Designing Your Formal Living Room

If that’s true, it could be the perfect time to redesign your space and make sure you have a formal living room that you and your favourite people will love spending time in. Here’s how to make it happen.

What sets apart a formal living room?

Invoking the word ‘formal’ might carry connotations of stuffiness or staidness for some, but when we talk about a formal living room what we simply mean is a structured space designed for hosting people and making a good impression when doing so. We all want to feel proud of our space when sharing it with the people who matter to us, so it pays dividends to put some thought into how you’ll build a room that’s comfortable and welcoming while still being stylish and refined. Think classy seating positioned to encourage conversation and clear, bright lighting – and almost certainly no TV to distract people from each other.

Furniture

This kind of living space isn’t so much for curling up in something cosy as it is for more proactive hosting – think firm, springy cushions rather than those that’ll let you melt into them. The same goes for choosing chairs; you want something strong, structured and upright that’ll hold its shape over time, but still stylish. Perhaps the most important element here is a sturdy coffee table with space for everyone’s drinks.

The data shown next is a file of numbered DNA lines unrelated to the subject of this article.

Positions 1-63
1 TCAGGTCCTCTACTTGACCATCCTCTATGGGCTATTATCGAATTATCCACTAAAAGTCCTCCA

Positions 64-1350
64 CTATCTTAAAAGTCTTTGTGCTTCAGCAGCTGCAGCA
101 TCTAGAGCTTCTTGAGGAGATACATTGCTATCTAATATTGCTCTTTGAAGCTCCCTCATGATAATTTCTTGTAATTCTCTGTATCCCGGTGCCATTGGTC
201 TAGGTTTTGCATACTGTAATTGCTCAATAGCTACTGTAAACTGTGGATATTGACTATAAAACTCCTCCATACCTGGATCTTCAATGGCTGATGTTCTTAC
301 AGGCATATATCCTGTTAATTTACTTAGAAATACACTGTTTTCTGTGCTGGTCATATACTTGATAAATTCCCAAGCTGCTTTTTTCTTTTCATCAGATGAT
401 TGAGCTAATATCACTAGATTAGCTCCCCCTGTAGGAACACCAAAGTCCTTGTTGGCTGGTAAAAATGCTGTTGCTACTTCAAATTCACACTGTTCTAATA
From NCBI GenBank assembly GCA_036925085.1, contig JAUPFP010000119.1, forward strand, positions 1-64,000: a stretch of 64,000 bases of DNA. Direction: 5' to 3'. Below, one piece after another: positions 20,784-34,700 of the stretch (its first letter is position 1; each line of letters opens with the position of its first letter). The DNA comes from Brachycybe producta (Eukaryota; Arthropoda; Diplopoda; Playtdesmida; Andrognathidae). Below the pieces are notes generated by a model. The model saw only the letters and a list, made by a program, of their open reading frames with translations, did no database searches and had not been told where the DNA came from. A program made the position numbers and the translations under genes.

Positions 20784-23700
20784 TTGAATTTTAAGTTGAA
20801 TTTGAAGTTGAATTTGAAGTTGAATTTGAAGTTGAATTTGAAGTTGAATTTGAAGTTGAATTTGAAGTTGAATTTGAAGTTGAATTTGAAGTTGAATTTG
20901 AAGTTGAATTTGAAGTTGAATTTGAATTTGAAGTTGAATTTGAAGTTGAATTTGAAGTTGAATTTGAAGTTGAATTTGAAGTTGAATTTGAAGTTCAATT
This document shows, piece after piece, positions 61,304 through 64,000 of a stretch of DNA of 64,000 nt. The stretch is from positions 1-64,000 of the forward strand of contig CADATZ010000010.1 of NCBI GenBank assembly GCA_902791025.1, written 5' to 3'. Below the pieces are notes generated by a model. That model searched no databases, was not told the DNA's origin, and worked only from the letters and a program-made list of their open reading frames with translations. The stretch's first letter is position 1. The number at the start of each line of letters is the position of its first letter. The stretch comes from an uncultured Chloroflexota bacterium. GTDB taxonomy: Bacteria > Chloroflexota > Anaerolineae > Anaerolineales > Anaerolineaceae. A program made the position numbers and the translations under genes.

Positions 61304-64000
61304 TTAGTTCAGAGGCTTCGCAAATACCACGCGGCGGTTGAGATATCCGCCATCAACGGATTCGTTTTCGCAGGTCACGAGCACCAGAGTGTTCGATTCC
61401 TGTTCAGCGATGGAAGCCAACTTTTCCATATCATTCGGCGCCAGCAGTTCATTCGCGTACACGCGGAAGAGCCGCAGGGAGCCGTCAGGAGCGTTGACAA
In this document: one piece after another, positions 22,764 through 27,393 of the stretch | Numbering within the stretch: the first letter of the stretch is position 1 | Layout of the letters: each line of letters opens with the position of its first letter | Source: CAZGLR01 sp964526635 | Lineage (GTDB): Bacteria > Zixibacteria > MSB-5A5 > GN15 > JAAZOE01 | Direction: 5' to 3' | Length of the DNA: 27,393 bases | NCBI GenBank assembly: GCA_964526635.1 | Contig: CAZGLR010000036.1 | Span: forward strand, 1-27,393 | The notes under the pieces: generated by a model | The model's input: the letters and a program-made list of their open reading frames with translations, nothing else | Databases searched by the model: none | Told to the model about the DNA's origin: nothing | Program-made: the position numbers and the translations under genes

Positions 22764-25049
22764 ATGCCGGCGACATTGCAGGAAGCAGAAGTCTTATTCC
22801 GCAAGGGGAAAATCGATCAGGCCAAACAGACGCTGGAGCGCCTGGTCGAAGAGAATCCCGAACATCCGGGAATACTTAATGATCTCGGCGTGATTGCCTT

Focal point

If you’re looking to gather people in one room, it helps to have something to gather them around. A focal point is important, particularly for a formal room, as it helps prevent a space from feeling chaotic or disorganised – and that kind of tidy precision is ideal for what we’re doing here. For many traditional living rooms, the focal point is a fireplace. If you have one in yours, great – build around that – but not everyone in the UK does. But you can achieve a similar effect with panelling on one wall that sets it apart from the rest, decorating heavily around a prominent window, or even putting together a faux fireplace using a painted wooden fire surround.

Colours and artwork

A major element of a formal space is colour coordination. You’re going to want a colour scheme that’s mature and refined without being austere – where a cosier room might play in greys and beiges, for example, a formal living room will do better with blacks and browns. It’s also a good venue for hanging or displaying art, particularly if you’re looking to populate a focal point.

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